Those taking advantage of falling gas prices and filling up their tanks over the next few days for the holiday weekend likely will have lots of company.
With holiday weekend gas prices the lowest they have been in more than a decade, more people nationwide plan to travel for Labor Day than have in recent years, according AAA figures released Tuesday.
An estimated 35.5 million Americans will travel more than 50 miles from home over the upcoming Labor Day weekend — between Thursday and Monday — up 1 percent from last year. It’s the highest number of travelers for Labor Day since 2008, according to AAA.
Historically, travel for the holiday weekend has dipped when Labor Day weekend falls later on the calendar, as it does this year, AAA said. This year, for instance, many cities and towns nationwide will start school prior to Labor Day, which falls on Sept. 7.
Bucking the trend, people seem more eager to travel this weekend, however, likely spurred by falling gas prices.
The vast majority of travelers, 30.4 million or 86 percent, will travel by car. They will enjoy the lowest gas prices for Labor Day since 2004, according to AAA. While prices tend to rise ahead of holidays, drivers lately have benefited from falling prices at the pumps.
On Tuesday, Connecticut drivers paid an average of $2.59 a gallon for regular gas, down from $2.83 a month ago and $3.73 a year ago, according to AAA’s Daily Fuel Gauge report. Nationwide, a gallon of regular gas sold for an average of $2.45 Tuesday, down from $2.66 a month ago and $3.43 a year ago.
“Falling gas prices spell good news for Labor Day travelers, who will benefit from the lowest end-of-summer prices at the pump in a decade, and are paying more than a dollar less for regular unleaded fuel than they were a year ago at this time,” Fran Mayko, AAA Northeast’s spokeswoman, said in a statement.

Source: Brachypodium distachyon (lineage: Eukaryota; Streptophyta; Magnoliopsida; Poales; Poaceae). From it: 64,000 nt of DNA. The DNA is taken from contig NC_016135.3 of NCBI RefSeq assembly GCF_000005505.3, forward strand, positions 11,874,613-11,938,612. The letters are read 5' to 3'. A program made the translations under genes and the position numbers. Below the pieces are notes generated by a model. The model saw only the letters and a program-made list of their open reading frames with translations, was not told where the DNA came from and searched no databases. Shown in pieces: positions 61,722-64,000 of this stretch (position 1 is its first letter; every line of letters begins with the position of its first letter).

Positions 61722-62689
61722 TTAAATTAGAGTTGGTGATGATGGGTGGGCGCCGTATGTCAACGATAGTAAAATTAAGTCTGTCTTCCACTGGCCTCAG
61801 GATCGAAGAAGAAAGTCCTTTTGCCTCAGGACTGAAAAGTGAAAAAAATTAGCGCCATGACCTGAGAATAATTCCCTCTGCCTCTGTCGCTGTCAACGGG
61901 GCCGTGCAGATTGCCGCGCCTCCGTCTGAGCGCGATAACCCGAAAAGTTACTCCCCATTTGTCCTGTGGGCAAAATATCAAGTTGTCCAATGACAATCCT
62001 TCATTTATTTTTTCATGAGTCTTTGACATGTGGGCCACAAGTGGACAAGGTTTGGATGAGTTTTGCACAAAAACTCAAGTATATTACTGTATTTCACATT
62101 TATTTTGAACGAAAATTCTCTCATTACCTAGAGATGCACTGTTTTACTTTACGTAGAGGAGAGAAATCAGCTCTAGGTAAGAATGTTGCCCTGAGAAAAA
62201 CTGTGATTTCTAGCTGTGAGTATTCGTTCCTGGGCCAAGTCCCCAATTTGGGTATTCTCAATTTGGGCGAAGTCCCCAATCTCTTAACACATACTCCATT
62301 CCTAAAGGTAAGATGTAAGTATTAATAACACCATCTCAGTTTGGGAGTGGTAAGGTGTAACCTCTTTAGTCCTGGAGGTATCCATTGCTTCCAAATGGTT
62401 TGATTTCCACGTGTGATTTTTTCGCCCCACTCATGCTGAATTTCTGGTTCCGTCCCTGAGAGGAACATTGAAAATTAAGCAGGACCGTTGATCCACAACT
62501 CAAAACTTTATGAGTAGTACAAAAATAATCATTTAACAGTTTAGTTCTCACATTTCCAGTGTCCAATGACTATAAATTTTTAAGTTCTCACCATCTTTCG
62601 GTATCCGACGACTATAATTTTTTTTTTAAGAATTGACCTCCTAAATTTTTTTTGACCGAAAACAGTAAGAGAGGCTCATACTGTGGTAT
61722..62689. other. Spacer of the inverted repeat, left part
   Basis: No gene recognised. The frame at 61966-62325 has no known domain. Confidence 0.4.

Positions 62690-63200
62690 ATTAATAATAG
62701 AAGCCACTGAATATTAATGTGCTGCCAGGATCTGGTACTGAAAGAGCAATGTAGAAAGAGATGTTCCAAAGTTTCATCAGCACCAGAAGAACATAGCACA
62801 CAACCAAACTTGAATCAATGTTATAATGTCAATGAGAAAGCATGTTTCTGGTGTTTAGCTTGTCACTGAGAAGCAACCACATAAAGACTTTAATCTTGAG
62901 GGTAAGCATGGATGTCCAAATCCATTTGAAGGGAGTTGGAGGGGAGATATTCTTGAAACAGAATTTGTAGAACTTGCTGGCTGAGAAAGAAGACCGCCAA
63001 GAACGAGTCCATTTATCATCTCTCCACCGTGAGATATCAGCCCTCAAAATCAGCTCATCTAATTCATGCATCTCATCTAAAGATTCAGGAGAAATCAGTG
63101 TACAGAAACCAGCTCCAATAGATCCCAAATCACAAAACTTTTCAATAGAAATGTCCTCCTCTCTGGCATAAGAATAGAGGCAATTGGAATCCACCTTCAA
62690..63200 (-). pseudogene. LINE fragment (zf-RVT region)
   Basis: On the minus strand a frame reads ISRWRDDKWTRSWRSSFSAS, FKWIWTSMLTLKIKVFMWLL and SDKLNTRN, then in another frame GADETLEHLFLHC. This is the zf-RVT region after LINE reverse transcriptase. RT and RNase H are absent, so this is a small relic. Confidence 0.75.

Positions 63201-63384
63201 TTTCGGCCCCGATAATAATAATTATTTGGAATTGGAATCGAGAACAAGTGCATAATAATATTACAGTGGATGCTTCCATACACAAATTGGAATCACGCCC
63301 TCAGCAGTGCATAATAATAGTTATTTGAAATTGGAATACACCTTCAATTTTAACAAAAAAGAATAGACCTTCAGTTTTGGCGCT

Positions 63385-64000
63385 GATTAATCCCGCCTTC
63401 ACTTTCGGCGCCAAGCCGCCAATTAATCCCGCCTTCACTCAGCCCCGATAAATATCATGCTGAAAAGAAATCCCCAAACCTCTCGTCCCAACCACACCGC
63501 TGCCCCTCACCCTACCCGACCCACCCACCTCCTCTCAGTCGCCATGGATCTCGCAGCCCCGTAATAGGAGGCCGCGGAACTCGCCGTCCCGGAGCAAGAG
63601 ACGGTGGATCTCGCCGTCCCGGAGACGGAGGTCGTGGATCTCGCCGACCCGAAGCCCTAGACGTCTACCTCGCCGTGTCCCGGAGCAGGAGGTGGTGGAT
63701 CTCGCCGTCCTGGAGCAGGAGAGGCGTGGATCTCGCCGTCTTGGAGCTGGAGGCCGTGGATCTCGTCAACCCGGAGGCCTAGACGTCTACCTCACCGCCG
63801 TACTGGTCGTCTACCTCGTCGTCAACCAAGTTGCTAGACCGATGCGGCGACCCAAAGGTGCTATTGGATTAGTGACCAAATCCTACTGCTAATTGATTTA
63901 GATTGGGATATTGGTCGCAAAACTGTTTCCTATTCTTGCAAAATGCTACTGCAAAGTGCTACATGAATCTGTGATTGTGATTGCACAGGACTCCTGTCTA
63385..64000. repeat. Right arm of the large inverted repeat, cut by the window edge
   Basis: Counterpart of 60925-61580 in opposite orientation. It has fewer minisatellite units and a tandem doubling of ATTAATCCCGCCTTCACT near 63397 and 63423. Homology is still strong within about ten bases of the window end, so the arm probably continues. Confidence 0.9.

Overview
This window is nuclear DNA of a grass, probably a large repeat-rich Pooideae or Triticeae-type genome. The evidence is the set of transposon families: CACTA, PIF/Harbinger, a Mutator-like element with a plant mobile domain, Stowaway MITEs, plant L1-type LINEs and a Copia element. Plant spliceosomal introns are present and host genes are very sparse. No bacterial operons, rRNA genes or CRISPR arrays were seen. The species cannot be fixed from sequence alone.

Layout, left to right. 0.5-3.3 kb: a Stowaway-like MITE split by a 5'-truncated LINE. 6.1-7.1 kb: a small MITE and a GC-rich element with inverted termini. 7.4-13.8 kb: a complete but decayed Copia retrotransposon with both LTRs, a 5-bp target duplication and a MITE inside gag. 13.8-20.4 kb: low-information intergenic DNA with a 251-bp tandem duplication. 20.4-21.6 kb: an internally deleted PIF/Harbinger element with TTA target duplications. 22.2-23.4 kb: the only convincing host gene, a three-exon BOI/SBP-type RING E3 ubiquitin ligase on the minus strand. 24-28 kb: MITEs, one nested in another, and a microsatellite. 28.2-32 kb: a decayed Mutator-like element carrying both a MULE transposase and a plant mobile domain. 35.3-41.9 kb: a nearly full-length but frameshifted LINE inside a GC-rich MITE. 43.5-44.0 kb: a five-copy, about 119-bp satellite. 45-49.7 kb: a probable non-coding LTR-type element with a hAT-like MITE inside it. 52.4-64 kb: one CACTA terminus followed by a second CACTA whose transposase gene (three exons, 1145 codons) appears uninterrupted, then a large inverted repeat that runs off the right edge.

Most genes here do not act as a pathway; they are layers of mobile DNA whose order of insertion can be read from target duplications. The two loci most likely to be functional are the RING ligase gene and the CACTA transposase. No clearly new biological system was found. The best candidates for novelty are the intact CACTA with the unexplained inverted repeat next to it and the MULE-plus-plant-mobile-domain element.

Gasoline prices are driven by crude oil prices, which have dropped recently as supply has outweighed demand. Lower prices may not last long, as the East Coast faces some production challenges with a refinery in New Jersey operating at reduced capacity and a Delaware refinery shutting down last week because of a fire — but, for now, there is more than enough oil to go around, according to AAA.
Nationwide, only four states still have gas prices topping $3 a gallon: Alaska, California, Nevada and Hawaii. Connecticut has the 18th-highest gas prices in the country, according to AAA. South Carolina has the lowest average price, at $2.02 a gallon.
In addition to those hitting the roads, 2.6 million people, or 7 percent of travelers, will fly to their destinations, up 1.5 percent from last year. This year will have the highest volume of Labor Day air travel since 2007, according to AAA.
Airlines for America, a trade group representing the largest commercial airlines, predicts air travel will be up 3 percent — among both domestic and international flyers — and that the busiest day for air travel will be Friday.
According to AAA, 2.4 million people, or 7 percent of travelers, will take another mode of transportation, such as trains or buses, about the same as did last year.